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Helping Your Senior Cat Live Their Best Life
Helping Your Senior Cat Live Their Best Life

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Helping Your Senior Cat Live Their Best Life

 

No matter how much you want them to stay adorable kittens, every cat eventually grows up to become an adorable senior. In fact, thanks to improvements in medical care and nutrition, cats are now living longer and healthier lives than ever before.

 

But as they age, your cat’s needs can change. By staying aware of the common signs of aging in cats and making a few adjustments to help them stay comfortable, you can turn your cat’s older years into their golden years.

 

Signs of aging in senior cats

Every feline is unique, but cats are usually considered senior once they reach 7 years old. Your older cat isn’t going to start leaving the blinker on or hiking their pants up to their armpits, but there are signs that may indicate your cat is getting on in years.

 

Changes in weight

Older cats often eat less as their senses of smell and taste diminish. Sudden weight loss or gain could be a sign that something is off.

 

Low energy and listlessness

We all know cats love to sleep, but if yours is sleeping more than usual and doesn’t show the same interest in playing or other activities, it could indicate lower energy levels. Not being able to jump or climb to their favorite spots could be a sign of arthritis as well.

 

Dental concerns

It’s a good idea to check your older cat’s teeth more often, looking for any changes in appearance. If they’re pawing at their mouth or aren’t eating as much, it could mean something is amiss. If you suspect there’s an issue, consult your vet.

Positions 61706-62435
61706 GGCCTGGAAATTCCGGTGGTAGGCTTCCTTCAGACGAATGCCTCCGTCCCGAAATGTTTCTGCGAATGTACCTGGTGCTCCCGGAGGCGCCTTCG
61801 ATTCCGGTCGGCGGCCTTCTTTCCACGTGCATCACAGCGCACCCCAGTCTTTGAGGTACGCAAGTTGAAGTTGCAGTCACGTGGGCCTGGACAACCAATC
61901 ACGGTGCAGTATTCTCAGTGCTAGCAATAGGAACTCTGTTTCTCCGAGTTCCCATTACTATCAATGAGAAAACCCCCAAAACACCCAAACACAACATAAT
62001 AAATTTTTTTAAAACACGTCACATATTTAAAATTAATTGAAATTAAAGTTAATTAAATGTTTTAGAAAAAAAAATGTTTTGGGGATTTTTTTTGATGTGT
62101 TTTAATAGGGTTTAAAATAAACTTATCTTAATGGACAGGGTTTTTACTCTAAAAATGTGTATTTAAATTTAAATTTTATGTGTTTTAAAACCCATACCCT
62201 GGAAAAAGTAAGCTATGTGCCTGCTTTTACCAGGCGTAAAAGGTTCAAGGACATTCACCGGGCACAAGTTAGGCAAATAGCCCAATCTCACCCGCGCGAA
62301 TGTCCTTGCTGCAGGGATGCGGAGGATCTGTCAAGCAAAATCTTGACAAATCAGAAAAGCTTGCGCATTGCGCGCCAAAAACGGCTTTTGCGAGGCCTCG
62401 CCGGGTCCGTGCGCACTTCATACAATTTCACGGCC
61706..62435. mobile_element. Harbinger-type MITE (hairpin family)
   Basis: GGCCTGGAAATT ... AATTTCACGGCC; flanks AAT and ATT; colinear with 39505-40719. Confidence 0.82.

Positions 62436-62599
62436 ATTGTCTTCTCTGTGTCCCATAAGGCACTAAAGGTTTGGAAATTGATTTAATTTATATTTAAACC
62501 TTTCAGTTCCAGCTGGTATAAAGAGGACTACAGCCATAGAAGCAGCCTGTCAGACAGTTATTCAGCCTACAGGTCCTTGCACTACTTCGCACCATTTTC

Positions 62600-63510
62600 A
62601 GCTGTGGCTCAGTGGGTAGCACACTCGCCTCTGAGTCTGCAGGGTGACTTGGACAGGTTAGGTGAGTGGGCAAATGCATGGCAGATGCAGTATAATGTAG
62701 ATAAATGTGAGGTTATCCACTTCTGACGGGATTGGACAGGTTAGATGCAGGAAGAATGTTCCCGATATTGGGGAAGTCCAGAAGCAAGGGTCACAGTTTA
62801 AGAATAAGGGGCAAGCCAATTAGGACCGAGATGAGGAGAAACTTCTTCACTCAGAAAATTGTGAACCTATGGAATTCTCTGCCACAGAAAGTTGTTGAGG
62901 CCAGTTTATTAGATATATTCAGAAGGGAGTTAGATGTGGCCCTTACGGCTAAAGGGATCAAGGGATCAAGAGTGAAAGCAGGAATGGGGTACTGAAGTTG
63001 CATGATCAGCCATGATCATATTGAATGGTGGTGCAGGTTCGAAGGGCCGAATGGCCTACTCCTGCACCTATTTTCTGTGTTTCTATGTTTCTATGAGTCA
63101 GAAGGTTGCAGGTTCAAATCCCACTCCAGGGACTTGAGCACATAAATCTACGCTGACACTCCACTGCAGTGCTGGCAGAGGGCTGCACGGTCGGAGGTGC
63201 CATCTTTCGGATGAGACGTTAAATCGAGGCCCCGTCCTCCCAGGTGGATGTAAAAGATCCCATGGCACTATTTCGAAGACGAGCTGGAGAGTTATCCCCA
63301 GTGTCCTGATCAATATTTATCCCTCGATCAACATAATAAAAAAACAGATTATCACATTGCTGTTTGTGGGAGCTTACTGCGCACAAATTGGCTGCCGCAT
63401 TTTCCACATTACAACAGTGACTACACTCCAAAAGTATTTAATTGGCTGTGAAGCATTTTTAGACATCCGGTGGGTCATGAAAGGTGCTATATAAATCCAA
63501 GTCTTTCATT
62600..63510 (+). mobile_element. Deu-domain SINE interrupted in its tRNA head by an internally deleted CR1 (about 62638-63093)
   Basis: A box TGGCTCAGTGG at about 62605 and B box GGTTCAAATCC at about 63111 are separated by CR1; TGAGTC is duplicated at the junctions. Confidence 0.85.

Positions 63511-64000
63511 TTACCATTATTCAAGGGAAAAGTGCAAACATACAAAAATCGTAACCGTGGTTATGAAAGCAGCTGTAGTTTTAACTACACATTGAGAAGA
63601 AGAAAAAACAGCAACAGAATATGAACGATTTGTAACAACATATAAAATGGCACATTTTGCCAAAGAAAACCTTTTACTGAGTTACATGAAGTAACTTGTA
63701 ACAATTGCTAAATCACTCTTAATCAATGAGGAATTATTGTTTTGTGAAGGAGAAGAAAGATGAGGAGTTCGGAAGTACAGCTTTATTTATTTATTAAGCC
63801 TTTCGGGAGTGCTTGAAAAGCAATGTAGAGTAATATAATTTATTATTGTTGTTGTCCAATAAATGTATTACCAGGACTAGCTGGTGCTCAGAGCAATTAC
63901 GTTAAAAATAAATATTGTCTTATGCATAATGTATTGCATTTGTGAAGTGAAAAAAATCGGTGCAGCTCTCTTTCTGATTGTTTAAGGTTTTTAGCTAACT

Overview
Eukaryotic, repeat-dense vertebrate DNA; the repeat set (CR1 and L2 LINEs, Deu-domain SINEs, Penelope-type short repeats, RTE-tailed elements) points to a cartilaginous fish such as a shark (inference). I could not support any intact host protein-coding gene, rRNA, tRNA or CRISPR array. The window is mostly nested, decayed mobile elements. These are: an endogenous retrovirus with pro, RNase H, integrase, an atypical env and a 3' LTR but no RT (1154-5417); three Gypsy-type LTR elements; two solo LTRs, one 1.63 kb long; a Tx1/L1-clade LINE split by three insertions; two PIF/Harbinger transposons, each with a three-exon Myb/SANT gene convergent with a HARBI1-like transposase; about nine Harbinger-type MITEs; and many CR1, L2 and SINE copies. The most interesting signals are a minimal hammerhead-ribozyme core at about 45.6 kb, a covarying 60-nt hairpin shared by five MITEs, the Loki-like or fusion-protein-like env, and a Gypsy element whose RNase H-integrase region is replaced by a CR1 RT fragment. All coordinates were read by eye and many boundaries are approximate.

Enjoying your cat’s golden years together

With a few simple changes, you can keep your older cat happy and comfortable for many years to come — here’s how.

 

 Regular grooming

It can be harder for older cats to groom themselves as thoroughly as before. You can lend a helping hand by giving them regular brushings. Make sure to keep their nails trimmed, too. It’s a great way to spend some extra quality time together.

 

Easier access

After years of leaping onto the kitchen counter when you weren’t looking, your senior kitty might have trouble getting to their favorite spots. You may want to place a ramp or folding steps near their favorite couch or bed so they don’t have to jump as much. Make sure they have easy access to their food and litter box, too. Adding a litter box on each floor of your house can help prevent accidents.

 

Routines are relaxing

Older cats love their routines. The more you’re able to keep things consistent and predictable, the calmer and less frightened they’ll be.

 

Scheduled vet visits

One cat year is like four human years, so a lot can happen in that span, especially in older cats. More frequent vet exams can detect health issues before they become serious.

 

Warm love

Cats crave warmth. Make sure your grandcat has access to a number of sunny spots or heating vents to keep them toasty. Leave comfortable, warm blankets around your home for lounging, and consider bumping up the thermostat a degree or two for them — even though their favorite furnace will always be your lap.

 

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